Anderson, Jewell, Guyton release new music
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Anderson, Jewell, Guyton release new music

Tuesday, May 26, 2015 – John Anderson releases his first album in nine years today with "Goldmine" dropping. Released on his own record label, Bayou Boys Music, and co-produced by Anderson and his long-time friend, Joe Spivey, Anderson wrote or co-wrote all but one of the songs. The first single is ""I Work a Lot Better."

Idaho-based country singer Eilen Jewell is out with her sixth studio release, "Sundown Over Ghost Town." Jewell, who spent a chunk of years in Massachusetts, occupies the more traditional sounding country territory. The disc is on the Signature Sounds label.

Mickey Guyton, an African-American singer from Dallas, releases a four-song EP today. She released another EP, "Unbreakable," last year. The first single is "Better Than You Left Me."


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CD reviews for John Anderson

CD review - Years John Anderson has one of the best, and one of the most recognizable singing voices in country music, and he's in top form on "Years." It's expertly produced by Dan Auerbach (of The Black Keys) and David "Fergie" Ferguson, and Anderson and Auerbach wrote all of the songs, sometimes with the help of noteworthy songwriters like Pat McLaughlin and Larry Cordle. It's a nearly perfect, 10-song album, too. A few of its songs address aging head-on, opening with ...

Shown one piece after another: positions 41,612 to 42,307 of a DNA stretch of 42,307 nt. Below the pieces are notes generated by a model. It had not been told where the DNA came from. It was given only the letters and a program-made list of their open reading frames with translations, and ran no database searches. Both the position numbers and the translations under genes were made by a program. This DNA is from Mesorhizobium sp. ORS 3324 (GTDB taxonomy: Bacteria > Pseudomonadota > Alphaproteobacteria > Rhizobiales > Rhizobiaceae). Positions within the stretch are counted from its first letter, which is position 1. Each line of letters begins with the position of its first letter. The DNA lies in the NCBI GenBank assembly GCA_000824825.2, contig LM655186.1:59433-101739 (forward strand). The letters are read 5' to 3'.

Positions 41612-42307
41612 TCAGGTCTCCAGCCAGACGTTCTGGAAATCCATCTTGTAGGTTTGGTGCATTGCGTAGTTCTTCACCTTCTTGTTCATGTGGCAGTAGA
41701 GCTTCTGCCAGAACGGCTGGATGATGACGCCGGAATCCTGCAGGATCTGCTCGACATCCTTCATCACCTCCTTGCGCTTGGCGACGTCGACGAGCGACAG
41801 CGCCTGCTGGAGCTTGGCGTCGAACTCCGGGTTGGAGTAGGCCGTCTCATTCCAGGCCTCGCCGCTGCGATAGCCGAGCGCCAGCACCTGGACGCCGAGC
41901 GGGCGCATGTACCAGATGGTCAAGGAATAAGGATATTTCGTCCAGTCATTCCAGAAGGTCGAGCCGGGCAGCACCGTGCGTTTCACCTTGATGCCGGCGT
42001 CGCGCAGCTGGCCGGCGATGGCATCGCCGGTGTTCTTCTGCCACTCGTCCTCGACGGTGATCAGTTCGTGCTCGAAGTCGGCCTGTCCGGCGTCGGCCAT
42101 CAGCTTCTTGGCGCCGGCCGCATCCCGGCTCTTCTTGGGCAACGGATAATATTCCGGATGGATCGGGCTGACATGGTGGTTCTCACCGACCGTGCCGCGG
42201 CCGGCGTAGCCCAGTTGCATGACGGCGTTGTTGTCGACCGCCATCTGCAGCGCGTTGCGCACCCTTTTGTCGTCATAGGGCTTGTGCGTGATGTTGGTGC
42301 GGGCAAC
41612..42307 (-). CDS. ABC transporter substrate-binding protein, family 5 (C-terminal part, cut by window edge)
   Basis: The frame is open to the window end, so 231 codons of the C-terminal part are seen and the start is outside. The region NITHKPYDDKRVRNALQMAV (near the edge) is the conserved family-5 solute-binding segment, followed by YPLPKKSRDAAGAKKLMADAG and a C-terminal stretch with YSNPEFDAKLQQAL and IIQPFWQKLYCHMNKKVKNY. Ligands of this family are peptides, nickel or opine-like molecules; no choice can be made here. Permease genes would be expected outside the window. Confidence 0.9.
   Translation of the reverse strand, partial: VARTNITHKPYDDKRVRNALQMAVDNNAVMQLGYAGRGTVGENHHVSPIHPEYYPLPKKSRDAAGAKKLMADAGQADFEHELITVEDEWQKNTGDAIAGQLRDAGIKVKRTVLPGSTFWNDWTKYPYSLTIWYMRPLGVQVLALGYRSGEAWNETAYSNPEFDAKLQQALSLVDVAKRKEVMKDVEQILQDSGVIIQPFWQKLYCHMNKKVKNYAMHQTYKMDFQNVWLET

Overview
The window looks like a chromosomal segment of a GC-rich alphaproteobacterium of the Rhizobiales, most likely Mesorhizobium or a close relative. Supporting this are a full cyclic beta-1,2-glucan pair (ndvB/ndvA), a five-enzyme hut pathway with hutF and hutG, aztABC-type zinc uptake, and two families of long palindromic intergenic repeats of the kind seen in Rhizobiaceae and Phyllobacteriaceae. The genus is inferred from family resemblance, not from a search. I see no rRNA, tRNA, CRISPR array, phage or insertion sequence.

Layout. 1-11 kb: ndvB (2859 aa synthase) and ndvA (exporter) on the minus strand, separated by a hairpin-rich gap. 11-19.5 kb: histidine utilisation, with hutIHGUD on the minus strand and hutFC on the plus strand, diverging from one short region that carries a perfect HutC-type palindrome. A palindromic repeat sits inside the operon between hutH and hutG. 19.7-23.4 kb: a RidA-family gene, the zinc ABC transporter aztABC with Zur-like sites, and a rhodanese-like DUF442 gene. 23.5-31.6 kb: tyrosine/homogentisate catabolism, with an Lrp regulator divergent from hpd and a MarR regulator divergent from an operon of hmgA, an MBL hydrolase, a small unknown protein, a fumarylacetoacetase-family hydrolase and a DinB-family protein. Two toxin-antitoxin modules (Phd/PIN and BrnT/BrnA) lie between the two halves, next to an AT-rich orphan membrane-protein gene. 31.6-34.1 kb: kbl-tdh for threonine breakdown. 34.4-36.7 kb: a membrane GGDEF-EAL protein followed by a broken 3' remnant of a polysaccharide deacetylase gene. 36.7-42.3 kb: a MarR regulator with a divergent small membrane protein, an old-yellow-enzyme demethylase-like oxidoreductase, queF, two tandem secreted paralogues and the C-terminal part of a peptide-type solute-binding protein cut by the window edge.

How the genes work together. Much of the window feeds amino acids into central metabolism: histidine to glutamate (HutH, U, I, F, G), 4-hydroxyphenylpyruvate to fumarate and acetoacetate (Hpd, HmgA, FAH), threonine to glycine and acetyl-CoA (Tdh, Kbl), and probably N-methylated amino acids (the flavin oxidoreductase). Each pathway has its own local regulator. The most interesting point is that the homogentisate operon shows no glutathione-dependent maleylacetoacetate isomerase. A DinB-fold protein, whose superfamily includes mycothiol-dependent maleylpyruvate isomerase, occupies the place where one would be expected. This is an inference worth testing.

CD review - Bayou Boys Unlike some country music stars have when they reached a certain age, John Anderson chooses to not rest on his laurels. Instead the 60-year-old member of the Nashville Songwriters Hall of Fame continues to release new recordings - although not as frequently as in his chart-topping heyday of 1980-1995 - featuring largely original numbers. While radio airplay may not be as once plentiful - 5 number ones, and over 20 top 20 single appearances - Anderson continues to produce songs that sound like they ...
CD review - Bigger Hands Listening to John Anderson's new CD is taking a trip back in time, to an era in country music history (not that long ago, believe it or not) when talent was all that mattered. You didn't have to be drop-dead gorgeous or Playgirl-centerfold hunky to be a country star because how you sounded was more important than how you looked on CMT. It's a testament to Anderson's talent that he's managed to survive this long into the video age despite being, well, he's no hotty. ...


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